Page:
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Wednesday, July 13, 2011

Huntsville's Limestone County gets a land use plan

Huntsville unveiled this week a land-use plan for 9,323 acres of newly-annexed land in east Limestone County south of 72, east of I-65 and north of I-565. The plan was created by Sasaki Associates, a planning and design consulting firm with offices in Boston and San Francisco.

The land-use plan creates mixed-use villages surrounding a 1,500-acre major employment anchor, such as a new Research Park, or as The Birmingham News reported recently, a new Audi plant.

The long-term plan calls for 3-5 million square ft. of office space, 550,000-800,000 sq. ft. of retail, 2-7 million sq. ft. of industrial space, and 10-12,000 total residential units (single and multi-family). Development would be clustered into several mixed-use villages. Along with the plans for new development, the site's "greenprint" was also taken into consideration, where existing tree cover, flood plains/fringes, and wetlands remain mostly untouched. A network of trails and parks would connect parks, employment centers, and residential areas together. The street network in the plan included few cul-de-sacs, instead adopting a traditional "grid pattern." The plan assumed that the conventional zoning currently in place would be complemented by the form-based SmartCode overlay currently being worked on by the city's Planning Department.

The land use plan. (Photo credit: Sasaki/City of Huntsville)
My one major criticism of the plan is how much of this "smart growth" supposedly hinges on two new not-so-smart highways-- the Memphis-to-Atlanta interstate and Greenbrier Parkway. The economic portion of the report suggests that the amount of jobs and economic impact on the site would almost double, and congestion would magically disappear, if the two highways were to be built. While other cities and states are realizing that you can't build your way out of congestion, we think it's necessary to construct an interstate-grade highway terminating at a "spaghetti junction" complete with flyovers at what is now the intersection of two farm roads. I recognize that Browns Ferry and Greenbrier may have to be widened to 4 or 5-lanes one day, but a freeway? That sounds a bit overkill. Hopefully by then (being optimistic here) we will have embraced transportation alternatives.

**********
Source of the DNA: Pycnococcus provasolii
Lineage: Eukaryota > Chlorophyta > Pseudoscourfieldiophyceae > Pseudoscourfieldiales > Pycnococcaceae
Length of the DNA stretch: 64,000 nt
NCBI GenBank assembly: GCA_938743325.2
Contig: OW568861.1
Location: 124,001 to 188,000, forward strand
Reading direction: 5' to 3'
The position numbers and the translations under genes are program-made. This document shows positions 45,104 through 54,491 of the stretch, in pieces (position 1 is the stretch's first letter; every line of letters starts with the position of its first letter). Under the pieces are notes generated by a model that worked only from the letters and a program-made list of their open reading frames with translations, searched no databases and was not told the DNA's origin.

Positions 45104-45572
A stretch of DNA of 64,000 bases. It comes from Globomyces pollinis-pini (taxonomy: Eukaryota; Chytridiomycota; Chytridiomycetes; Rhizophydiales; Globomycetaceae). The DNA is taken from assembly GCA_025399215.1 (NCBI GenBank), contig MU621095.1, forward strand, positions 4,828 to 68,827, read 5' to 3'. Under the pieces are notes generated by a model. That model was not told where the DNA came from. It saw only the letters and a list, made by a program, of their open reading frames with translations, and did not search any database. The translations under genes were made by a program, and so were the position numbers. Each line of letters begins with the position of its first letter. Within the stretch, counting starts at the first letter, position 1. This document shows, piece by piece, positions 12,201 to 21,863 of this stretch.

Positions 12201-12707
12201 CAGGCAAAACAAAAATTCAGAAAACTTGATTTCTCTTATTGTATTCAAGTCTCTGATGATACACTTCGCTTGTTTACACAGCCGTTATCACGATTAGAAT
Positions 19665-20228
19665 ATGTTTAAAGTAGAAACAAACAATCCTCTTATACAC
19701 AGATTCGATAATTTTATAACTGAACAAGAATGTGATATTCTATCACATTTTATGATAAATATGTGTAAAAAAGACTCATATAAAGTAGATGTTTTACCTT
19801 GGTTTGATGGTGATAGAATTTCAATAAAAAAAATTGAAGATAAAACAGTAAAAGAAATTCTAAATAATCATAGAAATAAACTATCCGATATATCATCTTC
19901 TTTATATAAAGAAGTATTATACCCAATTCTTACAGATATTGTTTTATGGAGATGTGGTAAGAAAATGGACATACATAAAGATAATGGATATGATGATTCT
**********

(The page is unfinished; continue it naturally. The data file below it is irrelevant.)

The annexed area's proposed road network. (Photo credit: Sasaki/City of Huntsville)
Speaking of that, I've always thought it would be awesome if Greenbrier were one day transformed into a "transit village"-- a small  New England-style town anchored by a train station, an intermediate stop on a Huntsville-Madison-Decatur commuter rail line. It would remain in compliance with the land-use plan, though the village could be larger if Greenbrier Parkway were to be scrapped.

Mayor Battle made a good point at the presentation of the plan to the Planning Commission-- this plan will have to be changed every few years to account for unforeseen changes. And with that in mind, I think that the plan is a good start.

The plan now goes to a Planning Commission public hearing on August 23rd.

Download the land-use plan report here.
Download the Fiscal and Economic Report here.


Nicole said...

Thanks for the coverage of this and the link to the plan. It is much more comprehensive than the Huntsville Times web article, which just made me mad.

I agree -- we are missing a huge opportunity for public transit infrastructure to be put in, or at least planned and the easements in place until such a time as the money and public support is there. The massive road development is ill-conceived and very rear-facing. And I am also glad they are looking at smart growth instead of more sprawl.

HOWEVER... we are talking about annexing and developing more land when Huntsville already has too much. Our existing infrastructure is deteriorating and ignored while we chase the latest new development area. Meanwhile, we are going to use smart growth to "preserve" open space and farmland by paving it over? It's better than letting it be nibbled away by far flung suburbs, but how about we focus on greyfield development first?

It's not truly smart growth when it's just a new kind of car-based exurb.

Dennis said...

Exciting news for Huntsville. I fully agree on the need to plan for alternate transportation.

Let's hope Audi (or something even bigger) happens.

Anonymous said...

A lot of states are going to aggressively pursue any new Audi plant. What do you think are Huntsville's chances of landing it? Was this land use plan developed to help lure Audi to the Limestone County site?


Anonymous said...

Audi has just recently planned an expansion and you can tell this land use plan has been studied for quite a while. I would say Huntsville has as good of a chance if not better than any other state given their past with the parent company.

Also I think this plan is Huntsville way to lure companies to the area to show them they have a vision for the area and wont be just farmland.Something that might have hurt them with Volkswagen.